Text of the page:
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5 definitions found

From: DICT.TW English-Chinese Dictionary 英漢字典

 pros·e·lyte /ˈprɑsəˌlaɪt/
 改信仰者,改依猶太教的人(vt.)使改宗教信仰,使變節

From: Webster's Revised Unabridged Dictionary (1913)

 Pros·e·lyte n.  A new convert especially a convert to some religion or religious sect, or to some particular opinion, system, or party; thus, a Gentile converted to Judaism, or a pagan converted to Christianity, is a proselyte.
    Ye [Scribes and Pharisees] compass sea and land to make one proselyte.   --Matt. xxiii. 15.
 Fresh confidence the speculatist takes
 From every harebrained proselyte he makes.   --Cowper.
 Syn: -- See Convert.

From: Webster's Revised Unabridged Dictionary (1913)

 Pros·e·lyte, v. t. [imp. & p. p. Proselyted p. pr. & vb. n. Proselyting.] To convert to some religion, opinion, or system; to bring over.
 

From: WordNet (r) 2.0

 proselyte
      n : a new convert; especially a gentile converted to Judaism

From: Easton's 1897 Bible Dictionary

 Proselyte
    is used in the LXX. for "stranger" (1 Chr. 22:2), i.e., a comer
    to Palestine; a sojourner in the land (Ex. 12:48; 20:10; 22:21),
    and in the New Testament for a convert to Judaism. There were
    such converts from early times (Isa. 56:3; Neh. 10:28; Esther
    8:17). The law of Moses made specific regulations regarding the
    admission into the Jewish church of such as were not born
    Israelites (Ex. 20:10; 23:12; 12:19, 48; Deut. 5:14; 16:11, 14,
    etc.). The Kenites, the Gibeonites, the Cherethites, and the
    Pelethites were thus admitted to the privileges of Israelites.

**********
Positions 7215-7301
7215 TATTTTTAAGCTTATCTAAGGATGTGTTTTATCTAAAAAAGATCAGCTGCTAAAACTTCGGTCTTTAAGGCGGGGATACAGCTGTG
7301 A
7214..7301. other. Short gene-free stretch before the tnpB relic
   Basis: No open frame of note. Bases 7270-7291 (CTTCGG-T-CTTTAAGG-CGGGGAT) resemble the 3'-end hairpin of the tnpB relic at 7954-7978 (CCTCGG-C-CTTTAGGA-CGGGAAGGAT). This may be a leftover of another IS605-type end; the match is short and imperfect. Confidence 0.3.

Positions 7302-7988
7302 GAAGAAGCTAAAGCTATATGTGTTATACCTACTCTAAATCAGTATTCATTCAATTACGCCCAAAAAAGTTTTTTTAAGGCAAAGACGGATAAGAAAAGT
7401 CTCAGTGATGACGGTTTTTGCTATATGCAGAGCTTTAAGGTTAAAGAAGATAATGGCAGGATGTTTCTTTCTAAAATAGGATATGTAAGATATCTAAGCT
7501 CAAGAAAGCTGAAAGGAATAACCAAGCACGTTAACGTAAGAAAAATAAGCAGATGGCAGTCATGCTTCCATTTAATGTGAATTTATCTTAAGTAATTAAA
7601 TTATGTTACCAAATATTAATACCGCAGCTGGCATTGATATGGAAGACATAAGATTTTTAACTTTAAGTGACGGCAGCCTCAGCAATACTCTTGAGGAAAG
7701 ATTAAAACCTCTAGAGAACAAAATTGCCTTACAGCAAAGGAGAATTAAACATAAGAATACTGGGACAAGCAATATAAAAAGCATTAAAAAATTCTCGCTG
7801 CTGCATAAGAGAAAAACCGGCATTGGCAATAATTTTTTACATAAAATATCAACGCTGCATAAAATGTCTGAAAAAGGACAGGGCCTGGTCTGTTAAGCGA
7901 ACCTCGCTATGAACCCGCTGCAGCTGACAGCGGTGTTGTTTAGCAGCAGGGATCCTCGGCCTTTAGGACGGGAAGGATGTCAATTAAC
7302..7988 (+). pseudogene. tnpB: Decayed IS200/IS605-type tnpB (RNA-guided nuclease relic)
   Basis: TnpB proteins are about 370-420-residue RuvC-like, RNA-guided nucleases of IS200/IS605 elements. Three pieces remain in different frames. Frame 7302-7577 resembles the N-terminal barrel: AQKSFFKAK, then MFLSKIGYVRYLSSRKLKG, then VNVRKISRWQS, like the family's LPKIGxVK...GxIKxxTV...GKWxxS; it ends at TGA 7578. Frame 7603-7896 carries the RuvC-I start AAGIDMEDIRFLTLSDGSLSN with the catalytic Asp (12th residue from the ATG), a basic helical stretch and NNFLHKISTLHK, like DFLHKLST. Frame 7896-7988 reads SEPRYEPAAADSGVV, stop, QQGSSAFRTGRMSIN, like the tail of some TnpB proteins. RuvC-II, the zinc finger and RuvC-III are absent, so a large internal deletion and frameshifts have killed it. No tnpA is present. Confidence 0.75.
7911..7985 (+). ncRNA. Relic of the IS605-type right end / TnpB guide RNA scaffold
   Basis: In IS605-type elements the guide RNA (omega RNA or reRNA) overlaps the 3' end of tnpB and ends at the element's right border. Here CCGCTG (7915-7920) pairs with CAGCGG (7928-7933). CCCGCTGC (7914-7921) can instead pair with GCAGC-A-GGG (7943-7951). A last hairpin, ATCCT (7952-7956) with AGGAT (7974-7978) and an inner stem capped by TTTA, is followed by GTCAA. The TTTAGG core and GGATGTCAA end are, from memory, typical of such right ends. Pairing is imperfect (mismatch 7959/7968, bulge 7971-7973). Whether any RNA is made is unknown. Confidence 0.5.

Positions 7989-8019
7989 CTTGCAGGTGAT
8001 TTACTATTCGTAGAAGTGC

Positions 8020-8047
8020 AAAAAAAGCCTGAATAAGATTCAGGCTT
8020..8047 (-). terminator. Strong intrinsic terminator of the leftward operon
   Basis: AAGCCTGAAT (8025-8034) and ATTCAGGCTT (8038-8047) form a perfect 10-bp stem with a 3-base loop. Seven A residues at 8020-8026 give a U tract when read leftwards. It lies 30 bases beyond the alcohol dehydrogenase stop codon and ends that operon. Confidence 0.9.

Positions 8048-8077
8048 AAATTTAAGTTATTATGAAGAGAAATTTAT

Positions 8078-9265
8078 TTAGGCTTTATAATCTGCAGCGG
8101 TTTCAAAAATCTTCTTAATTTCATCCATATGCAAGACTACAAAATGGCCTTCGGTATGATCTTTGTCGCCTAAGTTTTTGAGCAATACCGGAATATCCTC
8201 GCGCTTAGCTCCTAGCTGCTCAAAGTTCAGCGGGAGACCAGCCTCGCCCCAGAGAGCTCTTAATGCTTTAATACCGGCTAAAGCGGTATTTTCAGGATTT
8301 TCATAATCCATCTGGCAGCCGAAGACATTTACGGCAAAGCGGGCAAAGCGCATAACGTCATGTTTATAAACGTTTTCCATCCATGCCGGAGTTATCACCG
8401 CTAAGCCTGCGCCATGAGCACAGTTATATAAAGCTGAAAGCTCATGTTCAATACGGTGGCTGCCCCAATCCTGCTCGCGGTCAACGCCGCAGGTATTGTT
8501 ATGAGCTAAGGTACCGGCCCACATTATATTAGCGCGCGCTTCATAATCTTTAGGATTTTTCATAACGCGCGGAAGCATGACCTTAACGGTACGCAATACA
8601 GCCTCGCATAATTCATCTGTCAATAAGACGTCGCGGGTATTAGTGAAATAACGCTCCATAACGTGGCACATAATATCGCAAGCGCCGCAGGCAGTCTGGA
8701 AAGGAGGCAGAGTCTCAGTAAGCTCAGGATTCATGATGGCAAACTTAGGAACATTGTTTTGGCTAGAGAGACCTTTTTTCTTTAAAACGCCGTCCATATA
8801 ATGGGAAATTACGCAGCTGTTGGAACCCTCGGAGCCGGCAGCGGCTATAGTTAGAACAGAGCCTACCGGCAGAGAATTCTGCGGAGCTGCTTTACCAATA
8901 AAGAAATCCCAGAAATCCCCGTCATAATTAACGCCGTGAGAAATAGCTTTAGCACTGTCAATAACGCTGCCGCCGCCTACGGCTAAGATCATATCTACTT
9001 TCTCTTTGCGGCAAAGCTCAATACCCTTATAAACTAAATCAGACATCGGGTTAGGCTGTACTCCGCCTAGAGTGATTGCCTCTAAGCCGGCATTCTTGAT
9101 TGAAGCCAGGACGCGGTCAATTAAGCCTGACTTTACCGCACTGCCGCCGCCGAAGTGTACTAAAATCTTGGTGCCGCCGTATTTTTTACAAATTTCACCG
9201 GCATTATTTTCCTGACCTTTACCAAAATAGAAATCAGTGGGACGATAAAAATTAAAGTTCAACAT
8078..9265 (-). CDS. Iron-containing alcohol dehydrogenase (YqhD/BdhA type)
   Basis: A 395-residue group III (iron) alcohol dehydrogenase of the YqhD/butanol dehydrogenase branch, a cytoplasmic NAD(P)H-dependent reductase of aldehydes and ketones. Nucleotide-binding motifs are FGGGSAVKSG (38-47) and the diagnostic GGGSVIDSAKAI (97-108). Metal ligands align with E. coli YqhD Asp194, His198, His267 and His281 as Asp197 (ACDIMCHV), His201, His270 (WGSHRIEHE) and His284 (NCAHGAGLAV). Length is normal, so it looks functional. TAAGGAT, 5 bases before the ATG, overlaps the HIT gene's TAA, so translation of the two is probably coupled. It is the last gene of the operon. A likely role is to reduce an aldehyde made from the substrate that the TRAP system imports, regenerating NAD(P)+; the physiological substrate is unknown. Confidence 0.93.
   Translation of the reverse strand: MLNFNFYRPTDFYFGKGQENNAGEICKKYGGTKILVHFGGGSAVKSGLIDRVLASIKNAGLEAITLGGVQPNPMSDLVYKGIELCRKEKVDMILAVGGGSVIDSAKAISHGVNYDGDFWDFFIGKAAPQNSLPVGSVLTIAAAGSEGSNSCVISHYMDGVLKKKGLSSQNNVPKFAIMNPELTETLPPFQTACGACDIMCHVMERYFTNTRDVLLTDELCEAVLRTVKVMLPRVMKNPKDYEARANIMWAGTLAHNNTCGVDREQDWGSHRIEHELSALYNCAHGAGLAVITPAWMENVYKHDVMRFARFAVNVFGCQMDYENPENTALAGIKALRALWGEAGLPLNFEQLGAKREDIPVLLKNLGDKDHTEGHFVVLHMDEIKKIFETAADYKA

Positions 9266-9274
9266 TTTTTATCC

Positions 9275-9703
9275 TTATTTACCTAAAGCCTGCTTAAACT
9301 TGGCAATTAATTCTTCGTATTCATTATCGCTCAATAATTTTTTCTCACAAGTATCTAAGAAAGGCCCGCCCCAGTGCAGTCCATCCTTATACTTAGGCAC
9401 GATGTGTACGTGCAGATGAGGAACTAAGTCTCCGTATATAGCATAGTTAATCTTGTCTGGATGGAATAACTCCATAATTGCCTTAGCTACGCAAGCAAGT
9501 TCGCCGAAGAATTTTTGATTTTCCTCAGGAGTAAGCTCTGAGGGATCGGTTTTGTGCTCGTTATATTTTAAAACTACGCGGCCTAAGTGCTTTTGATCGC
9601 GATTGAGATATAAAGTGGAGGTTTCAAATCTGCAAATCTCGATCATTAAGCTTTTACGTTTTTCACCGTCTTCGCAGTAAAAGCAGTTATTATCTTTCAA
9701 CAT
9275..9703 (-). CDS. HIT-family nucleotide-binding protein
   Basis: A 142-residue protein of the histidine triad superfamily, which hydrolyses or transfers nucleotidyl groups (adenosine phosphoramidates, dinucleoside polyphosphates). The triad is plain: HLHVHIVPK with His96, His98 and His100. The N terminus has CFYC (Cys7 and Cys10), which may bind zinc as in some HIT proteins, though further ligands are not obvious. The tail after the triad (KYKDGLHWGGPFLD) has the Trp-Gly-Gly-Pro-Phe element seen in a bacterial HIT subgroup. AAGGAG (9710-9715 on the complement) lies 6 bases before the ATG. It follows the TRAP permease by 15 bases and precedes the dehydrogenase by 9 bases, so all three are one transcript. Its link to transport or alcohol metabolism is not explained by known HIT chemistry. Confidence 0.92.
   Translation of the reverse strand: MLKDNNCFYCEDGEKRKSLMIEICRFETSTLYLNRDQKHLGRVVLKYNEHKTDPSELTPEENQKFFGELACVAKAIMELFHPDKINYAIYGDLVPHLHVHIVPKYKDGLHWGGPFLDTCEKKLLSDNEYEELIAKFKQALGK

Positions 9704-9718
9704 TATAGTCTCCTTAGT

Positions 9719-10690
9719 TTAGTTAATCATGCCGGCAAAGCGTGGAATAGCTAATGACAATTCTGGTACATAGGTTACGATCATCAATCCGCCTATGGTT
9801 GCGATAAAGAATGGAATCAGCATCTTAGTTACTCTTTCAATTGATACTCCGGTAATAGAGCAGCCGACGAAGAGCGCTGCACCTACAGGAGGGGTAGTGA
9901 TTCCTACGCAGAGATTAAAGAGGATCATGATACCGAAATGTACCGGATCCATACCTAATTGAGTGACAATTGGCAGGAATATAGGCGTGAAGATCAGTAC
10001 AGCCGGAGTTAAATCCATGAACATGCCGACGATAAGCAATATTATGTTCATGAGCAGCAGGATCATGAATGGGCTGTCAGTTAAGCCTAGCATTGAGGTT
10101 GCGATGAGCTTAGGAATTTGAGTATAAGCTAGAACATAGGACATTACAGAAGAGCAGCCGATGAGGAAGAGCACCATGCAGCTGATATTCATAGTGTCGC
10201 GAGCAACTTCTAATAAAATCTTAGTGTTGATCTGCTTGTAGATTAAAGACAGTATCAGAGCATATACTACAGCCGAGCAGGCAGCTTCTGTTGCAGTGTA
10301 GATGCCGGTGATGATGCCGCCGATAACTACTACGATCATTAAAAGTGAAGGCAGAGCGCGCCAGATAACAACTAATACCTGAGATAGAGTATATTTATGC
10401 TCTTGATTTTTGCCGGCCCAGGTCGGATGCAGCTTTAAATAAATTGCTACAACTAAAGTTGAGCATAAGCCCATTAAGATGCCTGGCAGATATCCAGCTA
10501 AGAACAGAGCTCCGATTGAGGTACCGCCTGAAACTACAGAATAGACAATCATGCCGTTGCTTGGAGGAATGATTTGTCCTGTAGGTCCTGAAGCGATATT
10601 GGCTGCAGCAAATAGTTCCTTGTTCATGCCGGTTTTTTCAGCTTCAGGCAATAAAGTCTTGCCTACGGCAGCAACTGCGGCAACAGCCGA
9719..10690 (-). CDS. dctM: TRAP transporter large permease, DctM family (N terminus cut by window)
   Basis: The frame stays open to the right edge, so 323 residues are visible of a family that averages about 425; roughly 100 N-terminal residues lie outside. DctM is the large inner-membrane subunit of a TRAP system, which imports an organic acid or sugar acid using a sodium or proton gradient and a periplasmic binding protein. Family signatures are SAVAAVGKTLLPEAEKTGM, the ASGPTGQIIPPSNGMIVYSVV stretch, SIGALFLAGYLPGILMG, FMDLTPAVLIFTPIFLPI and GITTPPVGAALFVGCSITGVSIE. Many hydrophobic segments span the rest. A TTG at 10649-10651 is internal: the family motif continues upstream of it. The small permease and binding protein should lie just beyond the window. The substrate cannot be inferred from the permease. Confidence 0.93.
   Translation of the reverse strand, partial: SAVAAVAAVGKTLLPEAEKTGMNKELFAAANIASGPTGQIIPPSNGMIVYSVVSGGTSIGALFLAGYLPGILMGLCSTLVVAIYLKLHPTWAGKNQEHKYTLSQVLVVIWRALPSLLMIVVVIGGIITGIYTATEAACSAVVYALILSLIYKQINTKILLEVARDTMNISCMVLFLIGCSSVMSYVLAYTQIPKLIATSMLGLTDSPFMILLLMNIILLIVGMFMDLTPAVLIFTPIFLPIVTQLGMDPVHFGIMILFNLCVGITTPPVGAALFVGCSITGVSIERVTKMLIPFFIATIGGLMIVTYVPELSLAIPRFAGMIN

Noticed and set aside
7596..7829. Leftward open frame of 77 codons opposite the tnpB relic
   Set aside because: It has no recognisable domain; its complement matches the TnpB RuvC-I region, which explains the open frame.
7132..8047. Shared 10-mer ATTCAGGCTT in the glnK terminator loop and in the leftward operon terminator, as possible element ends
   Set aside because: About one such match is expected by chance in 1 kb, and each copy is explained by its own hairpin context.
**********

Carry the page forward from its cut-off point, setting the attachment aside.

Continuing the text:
Thus also we hear of individual proselytes who rose to positions
    of prominence in Israel, as of Doeg the Edomite, Uriah the
    Hittite, Araunah the Jebusite, Zelek the Ammonite, Ithmah and
    Ebedmelech the Ethiopians.
      In the time of Solomon there were one hundred and fifty-three
    thousand six hundred strangers in the land of Israel (1 Chr.
    22:2; 2 Chr. 2:17, 18). And the prophets speak of the time as
    coming when the strangers shall share in all the privileges of
    Israel (Ezek. 47:22; Isa. 2:2; 11:10; 56:3-6; Micah 4:1).
    Accordingly, in New Testament times, we read of proselytes in
    the synagogues, (Acts 10:2, 7; 13:42, 43, 50; 17:4; 18:7; Luke
    7:5). The "religious proselytes" here spoken of were proselytes
    of righteousness, as distinguished from proselytes of the gate.
      The distinction between "proselytes of the gate" (Ex. 20:10)
    and "proselytes of righteousness" originated only with the
    rabbis. According to them, the "proselytes of the gate" (half
    proselytes) were not required to be circumcised nor to comply
    with the Mosaic ceremonial law. They were bound only to conform
    to the so-called seven precepts of Noah, viz., to abstain from
    idolatry, blasphemy, bloodshed, uncleaness, the eating of blood,
    theft, and to yield obedience to the authorities. Besides these
    laws, however, they were required to abstain from work on the
    Sabbath, and to refrain from the use of leavened bread during
    the time of the Passover.
      The "proselytes of righteousness", religious or devout
    proselytes (Acts 13:43), were bound to all the doctrines and
    precepts of the Jewish economy, and were members of the
    synagogue in full communion.
      The name "proselyte" occurs in the New Testament only in Matt.
    23:15; Acts 2:10; 6:5; 13:43. The name by which they are
    commonly designated is that of "devout men," or men "fearing
    God" or "worshipping God."